California is the world’s largest cannabis market, but the state does not yet allow hemp production.

A California hemp law passed in 2016 allowed interested farmers to grow hemp under limited conditions.

But two years later the program is yet to be implemented. The result is that many CBD products for sale in California are imported from out of state.

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Maryland community bank accepting marijuana business accounts

A local bank in Maryland is helping medical marijuana businesses alleviate a major headache in the cannabis industry.

According to The Washington Post, two marijuana dispensaries and two cultivators have opened accounts with Severn Savings Bank, an Annapolis community bank owned by publicly traded Severn Bancorp.

This is an operational boon for any cannabis business, given that many must deal strictly in cash – a situation that can trigger logistical issues and security concerns.

Here’s what you need to know:

  • Severn requires “hefty” fees. One cannabis client pays $1,750 a month to use the bank.
  • Account holders aren’t allowed to write checks or take out loans.
  • Cannabis businesses using the bank’s services are allowed to pay employees via an automatic debit system and purchase supplies with a debit card.
  • Licensed businesses with Severn accounts include: SunMed Growers, a cultivator in Cecil County; Allegany Medical Marijuana Dispensary in Cumberland; Time for Healing dispensary in Prince George’s County, and Green Leaf Medical in Frederick.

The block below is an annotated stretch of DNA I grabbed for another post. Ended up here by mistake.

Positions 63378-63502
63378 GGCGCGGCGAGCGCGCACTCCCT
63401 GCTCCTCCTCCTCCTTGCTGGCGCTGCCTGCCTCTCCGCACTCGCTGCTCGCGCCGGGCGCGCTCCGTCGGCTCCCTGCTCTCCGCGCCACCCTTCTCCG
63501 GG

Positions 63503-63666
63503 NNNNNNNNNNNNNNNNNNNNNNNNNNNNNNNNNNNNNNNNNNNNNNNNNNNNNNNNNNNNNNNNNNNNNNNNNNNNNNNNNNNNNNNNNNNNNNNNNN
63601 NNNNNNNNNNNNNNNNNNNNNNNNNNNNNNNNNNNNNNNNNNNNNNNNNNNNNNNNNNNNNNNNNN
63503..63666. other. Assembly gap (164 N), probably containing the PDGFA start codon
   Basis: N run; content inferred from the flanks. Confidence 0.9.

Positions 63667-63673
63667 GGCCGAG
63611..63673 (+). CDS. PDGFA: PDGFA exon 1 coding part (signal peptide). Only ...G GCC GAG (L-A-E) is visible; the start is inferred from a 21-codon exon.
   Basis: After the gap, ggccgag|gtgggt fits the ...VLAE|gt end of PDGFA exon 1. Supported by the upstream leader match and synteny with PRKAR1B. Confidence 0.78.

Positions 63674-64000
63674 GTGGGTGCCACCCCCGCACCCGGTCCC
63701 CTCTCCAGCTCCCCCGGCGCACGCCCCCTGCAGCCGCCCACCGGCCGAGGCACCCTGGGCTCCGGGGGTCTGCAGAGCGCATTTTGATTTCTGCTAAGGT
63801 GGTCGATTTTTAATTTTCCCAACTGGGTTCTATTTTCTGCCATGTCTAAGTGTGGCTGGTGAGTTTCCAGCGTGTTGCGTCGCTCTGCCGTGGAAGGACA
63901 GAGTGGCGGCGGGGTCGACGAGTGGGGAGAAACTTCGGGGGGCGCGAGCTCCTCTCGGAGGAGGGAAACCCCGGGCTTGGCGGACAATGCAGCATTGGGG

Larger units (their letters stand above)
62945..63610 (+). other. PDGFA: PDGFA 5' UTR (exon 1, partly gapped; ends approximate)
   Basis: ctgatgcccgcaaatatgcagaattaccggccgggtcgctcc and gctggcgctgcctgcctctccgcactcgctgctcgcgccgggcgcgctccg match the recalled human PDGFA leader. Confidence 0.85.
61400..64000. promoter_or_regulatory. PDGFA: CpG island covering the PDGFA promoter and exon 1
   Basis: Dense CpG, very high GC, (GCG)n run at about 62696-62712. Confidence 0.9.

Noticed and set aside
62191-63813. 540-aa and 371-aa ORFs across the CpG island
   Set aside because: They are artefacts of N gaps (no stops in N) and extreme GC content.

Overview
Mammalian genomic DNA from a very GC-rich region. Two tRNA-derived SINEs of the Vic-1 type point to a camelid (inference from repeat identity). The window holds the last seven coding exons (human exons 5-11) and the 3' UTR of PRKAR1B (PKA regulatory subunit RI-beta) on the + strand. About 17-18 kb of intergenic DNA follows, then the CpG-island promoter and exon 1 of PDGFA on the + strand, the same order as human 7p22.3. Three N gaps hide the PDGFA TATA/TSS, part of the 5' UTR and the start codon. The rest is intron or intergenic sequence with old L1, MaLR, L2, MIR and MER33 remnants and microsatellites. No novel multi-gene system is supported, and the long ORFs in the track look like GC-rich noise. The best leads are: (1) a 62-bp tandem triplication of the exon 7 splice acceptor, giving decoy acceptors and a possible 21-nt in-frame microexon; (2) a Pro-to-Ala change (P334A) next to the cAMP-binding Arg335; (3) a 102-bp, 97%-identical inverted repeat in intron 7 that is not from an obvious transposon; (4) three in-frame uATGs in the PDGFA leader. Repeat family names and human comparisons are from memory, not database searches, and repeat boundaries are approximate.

• Maryland’s medical marijuana dispensaries began legal sales to customers last month.

Multistate marijuana testing lab company announces acquisition in California

Oregon-based cannabis testing firm Evio Labs said it’s acquiring competitor C3 Labs in Berkeley, California, which will give it a presence in the Bay Area to go with its labs in Southern California and north of Sacramento.

Evio operates 10 testing labs in five states: four in Oregon, two in California, two in Florida and one apiece in Colorado and Massachusetts, according to the company’s website. C3 in Berkeley will be its 11th.

Under the terms of the deal, Evio acquired a 60% stake in C3, with an option to purchase the remaining ownership stakes, according to a news release. A final price will be determined at a later date.

The C3 lab has also already been granted a temporary business license for California effective Jan. 1, meaning the lab will be able to continue operations uninterrupted, despite the launch of the new California regulated market on New Year’s Day.